No one deserves to be shot for texting and throwing popcorn in a movie theater. It doesn't matter whether the shooter is a police officer or whether it's someone who just wants to carry a loaded gun around in public. That is not the point. The point is that when a gun is at the ready, tragedy happens quickly and unexpectedly in moments of rage, jealousy, anger, etc. I know that from personal experience. And no one deserves to be shot over marital problems. There are other ways to solve these irritations and difficulties. But this is the American gun culture at its' worst.

Let's read more from the above linked article about what's going on in the state of Utah:
The five deaths come just days after another Utah murder-suicide that left three people dead.
Kyler Ramsdell-Oliva, 32, fatally shot her two daughters, 13-year-old Kenadee Oliva and 7-year-old Isabella Oliva, on Tuesday evening before killing herself at their home in Syracuse, police said.
The murder-suicide happened a day after the Ramsdell-Oliva's fiance packed up to move out of the house, authorities said.
There seem to be a rash of domestic shootings in America. One more of these family shootings is one too many. A South Carolina family suffered the same fate as the two Utah families in the above article. From this article:
A family of Jehovah's Witnesses have been found dead in their South Carolina home after what police say was a shocking murder-suicide.
The bodies of a couple - believed to be Sheddrick and Kia Miller - and their two young children were found Wednesday morning scattered throughout the family's two-story home near Irmo.(...) 
Each of the four was shot in the upper body and a handgun, the presumed murder weapon, was found near the father, Wilson said. 
He said initial evidence suggested a domestic disturbance. Investigators are checking records to see if there had been any prior domestic violence calls made to the house.
More domestic strife that ended in an entire family being shot to death. Good grief. This is just not normal. Why do we imagine that a gun in the home will make us safer? Did these law abiding folks, for they seem to be so, think for a moment that they would shoot their entire families and then themselves? Did they buy their guns with that in mind? If so, they knew that a gun would make it easy to accomplish. Or did they buy the guns for self protection for themselves and their families and then in a moment of rage decide to end it all? Or do officers of the law think that this would never happen to them even though they see it happen to others while on their job? These 3 incidents resulted in 12 senseless deaths.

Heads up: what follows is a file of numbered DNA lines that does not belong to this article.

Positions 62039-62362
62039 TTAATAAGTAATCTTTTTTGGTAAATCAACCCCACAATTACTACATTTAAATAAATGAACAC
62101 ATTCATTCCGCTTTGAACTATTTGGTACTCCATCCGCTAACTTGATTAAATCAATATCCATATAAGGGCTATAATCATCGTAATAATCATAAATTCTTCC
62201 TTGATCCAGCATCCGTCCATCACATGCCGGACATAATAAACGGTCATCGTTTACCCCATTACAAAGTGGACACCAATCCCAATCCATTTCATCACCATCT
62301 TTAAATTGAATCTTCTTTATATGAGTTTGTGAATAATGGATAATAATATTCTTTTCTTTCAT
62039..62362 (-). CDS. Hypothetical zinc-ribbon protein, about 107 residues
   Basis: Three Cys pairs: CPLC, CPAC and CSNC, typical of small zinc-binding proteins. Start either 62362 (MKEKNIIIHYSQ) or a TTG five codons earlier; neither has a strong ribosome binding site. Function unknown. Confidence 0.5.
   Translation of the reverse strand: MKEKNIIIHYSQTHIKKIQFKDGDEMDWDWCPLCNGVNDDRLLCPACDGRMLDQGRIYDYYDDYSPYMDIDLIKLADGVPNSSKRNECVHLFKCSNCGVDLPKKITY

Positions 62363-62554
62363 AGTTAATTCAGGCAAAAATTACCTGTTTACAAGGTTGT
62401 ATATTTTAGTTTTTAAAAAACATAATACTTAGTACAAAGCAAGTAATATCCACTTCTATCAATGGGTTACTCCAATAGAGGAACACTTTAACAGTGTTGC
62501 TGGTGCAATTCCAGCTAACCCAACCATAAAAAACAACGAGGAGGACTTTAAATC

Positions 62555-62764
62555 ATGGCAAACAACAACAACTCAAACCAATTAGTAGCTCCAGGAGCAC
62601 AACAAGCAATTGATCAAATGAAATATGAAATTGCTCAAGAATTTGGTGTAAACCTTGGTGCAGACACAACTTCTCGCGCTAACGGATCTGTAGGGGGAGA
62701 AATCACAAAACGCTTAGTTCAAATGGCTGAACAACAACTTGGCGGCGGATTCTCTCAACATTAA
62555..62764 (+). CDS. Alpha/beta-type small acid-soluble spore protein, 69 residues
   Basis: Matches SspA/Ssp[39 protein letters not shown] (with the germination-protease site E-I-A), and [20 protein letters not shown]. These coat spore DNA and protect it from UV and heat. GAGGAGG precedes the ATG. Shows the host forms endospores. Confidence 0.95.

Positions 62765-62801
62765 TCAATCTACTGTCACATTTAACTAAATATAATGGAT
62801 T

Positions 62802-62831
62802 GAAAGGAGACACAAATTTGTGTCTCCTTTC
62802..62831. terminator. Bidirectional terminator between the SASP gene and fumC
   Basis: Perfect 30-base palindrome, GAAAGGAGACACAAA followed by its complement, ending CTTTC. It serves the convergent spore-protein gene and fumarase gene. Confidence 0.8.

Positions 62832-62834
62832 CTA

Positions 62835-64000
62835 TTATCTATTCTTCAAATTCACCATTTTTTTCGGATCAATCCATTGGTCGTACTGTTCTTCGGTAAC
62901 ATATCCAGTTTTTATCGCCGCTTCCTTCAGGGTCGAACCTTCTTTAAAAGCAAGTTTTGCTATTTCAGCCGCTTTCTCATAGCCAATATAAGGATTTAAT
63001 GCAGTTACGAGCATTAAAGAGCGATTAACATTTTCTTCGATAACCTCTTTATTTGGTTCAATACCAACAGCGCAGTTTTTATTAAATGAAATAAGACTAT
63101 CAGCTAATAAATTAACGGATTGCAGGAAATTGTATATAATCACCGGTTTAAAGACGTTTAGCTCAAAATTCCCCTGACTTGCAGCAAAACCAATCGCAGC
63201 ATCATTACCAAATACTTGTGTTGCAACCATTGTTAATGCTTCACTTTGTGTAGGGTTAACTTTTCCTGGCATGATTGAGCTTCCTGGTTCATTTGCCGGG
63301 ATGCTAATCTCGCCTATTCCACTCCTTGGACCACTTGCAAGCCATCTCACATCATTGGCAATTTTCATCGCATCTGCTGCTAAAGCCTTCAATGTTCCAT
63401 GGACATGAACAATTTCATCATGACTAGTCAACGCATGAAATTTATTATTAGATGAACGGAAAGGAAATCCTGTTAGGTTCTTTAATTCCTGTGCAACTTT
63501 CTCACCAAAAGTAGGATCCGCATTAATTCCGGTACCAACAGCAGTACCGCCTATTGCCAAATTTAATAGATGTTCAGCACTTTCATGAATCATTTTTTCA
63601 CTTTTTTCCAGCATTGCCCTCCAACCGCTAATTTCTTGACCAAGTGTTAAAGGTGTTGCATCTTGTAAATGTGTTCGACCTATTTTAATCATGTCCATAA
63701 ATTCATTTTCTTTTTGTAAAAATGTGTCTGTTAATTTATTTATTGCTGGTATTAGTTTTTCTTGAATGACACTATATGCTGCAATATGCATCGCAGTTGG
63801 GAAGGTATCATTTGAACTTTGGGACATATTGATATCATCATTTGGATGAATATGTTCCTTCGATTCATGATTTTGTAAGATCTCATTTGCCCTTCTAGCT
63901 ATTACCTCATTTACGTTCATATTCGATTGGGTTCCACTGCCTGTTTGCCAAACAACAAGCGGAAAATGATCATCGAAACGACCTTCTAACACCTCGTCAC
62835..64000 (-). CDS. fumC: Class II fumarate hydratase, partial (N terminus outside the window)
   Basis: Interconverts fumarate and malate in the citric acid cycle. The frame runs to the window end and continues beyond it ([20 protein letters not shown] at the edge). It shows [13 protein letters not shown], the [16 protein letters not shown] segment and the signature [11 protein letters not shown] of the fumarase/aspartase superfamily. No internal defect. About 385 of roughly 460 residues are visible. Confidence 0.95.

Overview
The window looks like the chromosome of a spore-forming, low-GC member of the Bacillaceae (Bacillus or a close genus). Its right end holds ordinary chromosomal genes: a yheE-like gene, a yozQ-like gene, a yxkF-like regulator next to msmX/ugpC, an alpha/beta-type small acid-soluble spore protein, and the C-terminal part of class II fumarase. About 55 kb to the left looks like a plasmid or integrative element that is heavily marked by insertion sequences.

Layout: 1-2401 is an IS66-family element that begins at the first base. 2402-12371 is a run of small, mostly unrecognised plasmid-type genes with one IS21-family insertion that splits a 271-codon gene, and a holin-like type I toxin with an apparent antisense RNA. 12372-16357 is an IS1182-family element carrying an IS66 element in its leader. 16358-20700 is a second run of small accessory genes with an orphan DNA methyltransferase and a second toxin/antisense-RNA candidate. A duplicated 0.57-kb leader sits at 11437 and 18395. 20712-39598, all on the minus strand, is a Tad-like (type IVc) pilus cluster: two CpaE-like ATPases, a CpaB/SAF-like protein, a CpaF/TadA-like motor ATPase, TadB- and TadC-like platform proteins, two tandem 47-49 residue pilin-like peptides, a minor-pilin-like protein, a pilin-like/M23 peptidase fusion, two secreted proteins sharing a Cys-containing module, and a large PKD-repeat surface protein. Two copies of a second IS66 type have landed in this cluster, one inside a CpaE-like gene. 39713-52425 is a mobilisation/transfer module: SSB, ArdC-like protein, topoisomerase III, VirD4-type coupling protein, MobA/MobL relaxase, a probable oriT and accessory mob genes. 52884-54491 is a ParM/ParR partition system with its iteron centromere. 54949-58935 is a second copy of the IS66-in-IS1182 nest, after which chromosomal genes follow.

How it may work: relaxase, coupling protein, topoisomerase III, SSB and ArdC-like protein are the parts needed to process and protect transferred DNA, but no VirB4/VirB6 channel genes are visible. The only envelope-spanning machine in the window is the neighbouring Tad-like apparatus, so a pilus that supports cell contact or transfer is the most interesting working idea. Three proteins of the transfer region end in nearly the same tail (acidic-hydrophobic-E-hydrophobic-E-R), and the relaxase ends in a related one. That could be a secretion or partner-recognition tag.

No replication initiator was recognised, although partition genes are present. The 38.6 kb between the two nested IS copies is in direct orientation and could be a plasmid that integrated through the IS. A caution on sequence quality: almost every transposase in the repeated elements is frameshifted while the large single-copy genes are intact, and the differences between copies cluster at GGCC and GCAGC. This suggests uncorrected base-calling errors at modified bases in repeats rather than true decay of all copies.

It's time for a change. It's time to get busy and do something to prevent the daily devastation caused by gun violence in our communities. Lives depend on our getting this right.


  1. "one more example of how easily things can go wrong.' TRUE, That is why all of the self defense classes that I have had spend as much time and effort on prevention of "things going wrong" as they do on using a gun after they "go wrong".
    The state of Texas (http://www.dps.texas.gov/rsd/chl/reports/convrates.htm) gives the counts of all crimes committed by CHL holders compared to the population at large. Very interesting on how few crimes are committed by CHL holders.

    1. Yes. I hear this all the time. The thing is, CHL holders are not supposed to be committing any crimes. That is what the proponents of the bills said during the hearings. They would all be law abiding citizens. It has not turned out that way, as evidenced by the number of incidents involving gun permit holders in public places and even homicides. We are talking about people are legally allowed to carry loaded guns around in public. They should not be getting DWIs for example or being arrested for domestic abuse or harassment or assault or assault with a deadly weapon. Yes, I understand that you all are saying that CCW holders are only a small percentage of the general public being arrested and convicted of these things. But you are also a group who carry loaded guns possibly while committing those crimes. I am sure that some of the classes teach you these things you write about. But in many states, permits can be obtained with no in person training whatsoever. It's all on-line. Some states require no training. That's a big problem. Texas's CHL training program, I have been told by a friend who now lives in Minnesota and has had a permit in both states, is much better and more thorough than Minnesota's.

    2. Getting the permit is only a start for your training. As a person that carries a gun you never stop taking classes and practice. You never stop attempting to find better ways of avoiding conflicts. So, yes we can agree that some CHL people are not perfect, however, finding perfect people is not possible. I do not think anyone should be committing crimes with or without a gun. And abuse of substances is not something that we should ever consider OK. I have no problem with people using alcohol, however, using it to the point of being impaired is not OK, with or without a gun present.
      So, how do we prevent violent crime? If there was no violent crime, the gun issue would basically go away for both of us. In lots of ways the discussion becomes a "which came first the chicken or the egg?" argument.

    3. Perhaps we should be working together for stronger gun laws to protect gun owners and innocent victims alike. I think it's possible.